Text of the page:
Affordable Housing Dwellers Find It Difficult To Upgrade

More housing choices needed in Malaysian urban centres, together with upgrades to improve quality of life at existing affordable housing

Affordable Housing Dwellers Find It Difficult To Upgrade
Photo by Pavi Kunusilin / Unsplash

KUALA LUMPUR, 20 September 2022: A study by a property database technology company found that four of every five families that move into affordable housing – also called low and medium cost (LMC) housing – such as PPR and their variations, will practically end up living there for the rest of their lives.

This finding, presented recently by Joe Thor, PropertyGuru DataSense's general manager, was aimed at unearthing the desirability of LMCs within Klang Valley.

"We looked at residential property transactions identified as LMC housing schemes based in Klang Valley from 1980 onwards,” he says at the Rights To The City (R2C) Conference organised by Think City here recently.

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According to Thor, it was important for authorities and planners to understand why four out of five residents are unable or unwilling to leave their LMC housing once they are rooted there.

"Only 20% will leave their LMC house and enter into the private housing (built by developers).

The reason for leaving LMC housing is primarily because such families got bigger, so they moved mainly to landed terrace houses (and even then, to outer districts as they are cheaper),” he said as he presented the findings of the study that looked at the various motivations that drive the B40 as well as those who are about to move into the M40 income groups.

Joe Thor, PropertyGuru DataSense's general manager

Malaysia’s Housing Policies

LMC housing has been part of Malaysia’s housing policies since pre-Independence, with rapid urbanisation driving demand. Since the 1980s, a key feature of LMC housing policy is the option for those who are not so well to do to own have a fair shake at home ownership – with B40 communities allowed to purchase a home under various schemes, whether through loans or rent-to-own schemes. To prevent speculative activities or abuse, there is usually a five to 10-year moratorium on subsales after vacant possession is obtained.

LMC housing in the 1970s and 1980s went up primarily in locations around central Kuala Lumpur. These would have comprised terrace and cluster housing and 5-storey walk-up flats. As the city grew, the radius of built LMC housing naturally expanded.

For example, Perbadanan Kemajuan Negeri Selangor (PKNS) projects are located mainly in the Petaling district of Selangor, as well as Kuala Lumpur. Some of the earliest projects include PKNS Ulu Kelang in Kuala Lumpur, PKNS Serdang Jaya in Petaling, Selangor, as well as PKNS 17 Kampung Kerinchi, Kuala Lumpur. Of course, there are also the PPR (Projek Perumahan Rakyat) housing in the equation later on.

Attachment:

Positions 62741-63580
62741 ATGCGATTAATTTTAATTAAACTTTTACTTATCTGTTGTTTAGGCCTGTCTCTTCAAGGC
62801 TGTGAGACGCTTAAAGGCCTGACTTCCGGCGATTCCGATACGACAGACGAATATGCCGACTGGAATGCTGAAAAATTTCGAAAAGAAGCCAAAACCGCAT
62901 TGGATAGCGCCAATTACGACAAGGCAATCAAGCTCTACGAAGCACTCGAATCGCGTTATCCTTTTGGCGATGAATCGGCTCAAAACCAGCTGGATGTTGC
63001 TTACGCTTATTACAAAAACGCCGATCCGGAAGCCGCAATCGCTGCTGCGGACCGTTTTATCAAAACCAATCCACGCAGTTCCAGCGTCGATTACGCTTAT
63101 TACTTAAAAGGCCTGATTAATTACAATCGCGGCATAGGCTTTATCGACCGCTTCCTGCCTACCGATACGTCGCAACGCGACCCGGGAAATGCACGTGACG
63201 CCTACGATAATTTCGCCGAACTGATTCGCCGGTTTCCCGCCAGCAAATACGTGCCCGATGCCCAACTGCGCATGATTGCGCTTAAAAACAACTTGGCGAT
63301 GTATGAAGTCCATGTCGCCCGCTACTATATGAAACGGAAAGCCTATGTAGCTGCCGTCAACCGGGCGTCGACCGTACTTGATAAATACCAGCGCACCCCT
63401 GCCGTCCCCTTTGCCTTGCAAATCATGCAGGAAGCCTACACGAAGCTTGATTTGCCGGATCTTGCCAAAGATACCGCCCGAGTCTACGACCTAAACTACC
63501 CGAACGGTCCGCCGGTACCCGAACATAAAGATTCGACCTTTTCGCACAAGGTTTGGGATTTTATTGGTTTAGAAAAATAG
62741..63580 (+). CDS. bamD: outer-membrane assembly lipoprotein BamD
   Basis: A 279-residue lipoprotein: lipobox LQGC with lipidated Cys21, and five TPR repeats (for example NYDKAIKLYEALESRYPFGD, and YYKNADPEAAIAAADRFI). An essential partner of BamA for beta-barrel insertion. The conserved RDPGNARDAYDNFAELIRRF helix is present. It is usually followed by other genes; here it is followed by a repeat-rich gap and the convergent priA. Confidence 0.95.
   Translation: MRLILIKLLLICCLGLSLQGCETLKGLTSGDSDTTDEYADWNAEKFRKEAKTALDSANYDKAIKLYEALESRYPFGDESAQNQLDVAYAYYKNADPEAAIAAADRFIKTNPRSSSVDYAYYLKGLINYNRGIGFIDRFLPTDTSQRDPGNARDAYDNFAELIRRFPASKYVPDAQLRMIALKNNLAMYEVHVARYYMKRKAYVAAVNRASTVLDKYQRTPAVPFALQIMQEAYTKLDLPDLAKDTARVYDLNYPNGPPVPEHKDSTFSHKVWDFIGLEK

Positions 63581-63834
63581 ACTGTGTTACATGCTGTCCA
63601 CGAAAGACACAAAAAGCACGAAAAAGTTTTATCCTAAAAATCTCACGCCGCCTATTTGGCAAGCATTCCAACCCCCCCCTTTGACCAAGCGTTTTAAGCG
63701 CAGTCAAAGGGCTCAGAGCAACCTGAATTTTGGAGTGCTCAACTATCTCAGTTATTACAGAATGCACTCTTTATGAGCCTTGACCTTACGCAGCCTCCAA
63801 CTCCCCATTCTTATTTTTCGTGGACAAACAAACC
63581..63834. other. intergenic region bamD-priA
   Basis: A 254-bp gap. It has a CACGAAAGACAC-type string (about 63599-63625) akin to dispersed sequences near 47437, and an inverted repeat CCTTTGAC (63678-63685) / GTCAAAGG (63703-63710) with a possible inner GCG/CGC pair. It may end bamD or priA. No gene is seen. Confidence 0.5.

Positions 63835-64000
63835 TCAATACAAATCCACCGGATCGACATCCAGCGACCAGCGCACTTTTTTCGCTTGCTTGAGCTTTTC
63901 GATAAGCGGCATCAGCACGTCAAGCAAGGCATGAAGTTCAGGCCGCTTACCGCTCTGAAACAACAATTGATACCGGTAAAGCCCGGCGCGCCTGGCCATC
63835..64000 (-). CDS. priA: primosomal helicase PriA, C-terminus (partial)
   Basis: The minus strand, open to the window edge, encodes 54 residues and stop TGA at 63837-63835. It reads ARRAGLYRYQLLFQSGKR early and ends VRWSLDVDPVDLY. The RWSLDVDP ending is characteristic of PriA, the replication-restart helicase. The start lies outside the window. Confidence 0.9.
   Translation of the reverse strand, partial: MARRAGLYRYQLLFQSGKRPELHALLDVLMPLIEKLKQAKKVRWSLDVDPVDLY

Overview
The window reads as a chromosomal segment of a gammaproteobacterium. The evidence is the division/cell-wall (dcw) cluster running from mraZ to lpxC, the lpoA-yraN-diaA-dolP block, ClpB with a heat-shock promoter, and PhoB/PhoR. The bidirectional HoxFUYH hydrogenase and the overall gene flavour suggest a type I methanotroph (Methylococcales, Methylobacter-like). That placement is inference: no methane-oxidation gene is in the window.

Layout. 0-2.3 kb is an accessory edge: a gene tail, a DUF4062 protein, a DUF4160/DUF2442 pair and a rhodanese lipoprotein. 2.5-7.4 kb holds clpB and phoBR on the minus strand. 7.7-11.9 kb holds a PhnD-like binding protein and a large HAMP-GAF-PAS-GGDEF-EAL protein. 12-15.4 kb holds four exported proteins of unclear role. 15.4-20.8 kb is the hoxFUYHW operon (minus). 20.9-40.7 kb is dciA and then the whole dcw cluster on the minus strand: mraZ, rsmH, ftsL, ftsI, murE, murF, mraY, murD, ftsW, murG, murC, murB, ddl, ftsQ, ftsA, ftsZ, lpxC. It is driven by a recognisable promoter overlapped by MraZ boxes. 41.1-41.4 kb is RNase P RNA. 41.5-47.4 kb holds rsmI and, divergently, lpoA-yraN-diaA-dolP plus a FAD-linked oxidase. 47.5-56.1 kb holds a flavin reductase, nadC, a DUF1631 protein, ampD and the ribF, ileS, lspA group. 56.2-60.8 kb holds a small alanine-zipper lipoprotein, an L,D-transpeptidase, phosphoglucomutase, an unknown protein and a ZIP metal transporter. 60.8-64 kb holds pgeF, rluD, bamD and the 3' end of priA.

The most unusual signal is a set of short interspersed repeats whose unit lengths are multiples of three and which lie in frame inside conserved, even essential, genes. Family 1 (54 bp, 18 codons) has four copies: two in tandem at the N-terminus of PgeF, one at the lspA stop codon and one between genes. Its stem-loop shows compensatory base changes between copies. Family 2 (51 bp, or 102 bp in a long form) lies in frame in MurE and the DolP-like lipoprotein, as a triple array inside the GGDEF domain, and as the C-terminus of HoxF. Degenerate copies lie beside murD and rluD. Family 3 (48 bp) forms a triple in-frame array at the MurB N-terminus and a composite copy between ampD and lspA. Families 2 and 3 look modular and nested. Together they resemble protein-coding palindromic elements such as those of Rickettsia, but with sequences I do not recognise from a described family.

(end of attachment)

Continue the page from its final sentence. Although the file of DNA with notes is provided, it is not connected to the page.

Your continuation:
"By understanding what happens to these properties once they enter the open housing market, we can discover insights with possible implications to the wider housing market,” says Thor as he presented the various types of LMC housing favoured by their target groups.

It was estimated in 2013 that public housing residents numbered more than 1.7 million Malaysians in KL and Selangor, spread across more than 3,000 public housing projects. This issue thus affects a substantial number of Malaysians.

The PropertyGuru study of its database examined approximately 7,900 LMC projects within Kuala Lumpur and Selangor, analysing about 139,500 sales transactions from the 1970s, looking at residential property transactions identified as public housing schemes from the 1970s onwards with LMC housing prices ranging from RM25,000 to a maximum of RM350,000.

Although LMC housing comprises just 10% of the total number of housing projects in those locations, they made up 18% of total sales transactions which already indicates a demand for these types of homes.

It was believed that those unable to leave may be facing a lack of options or lack of access to financial resources. Those unwilling to leave may feel that way because their current home could be in a strategic location (close to public transportation, key employment centres, amenities such as schools, etc).

This lack of upward mobility in housing can have some implications for planners and authorities as they try to ensure affordable and decent housing in urban centres, where land is scarce and increasingly expensive, coupled with increasing construction prices.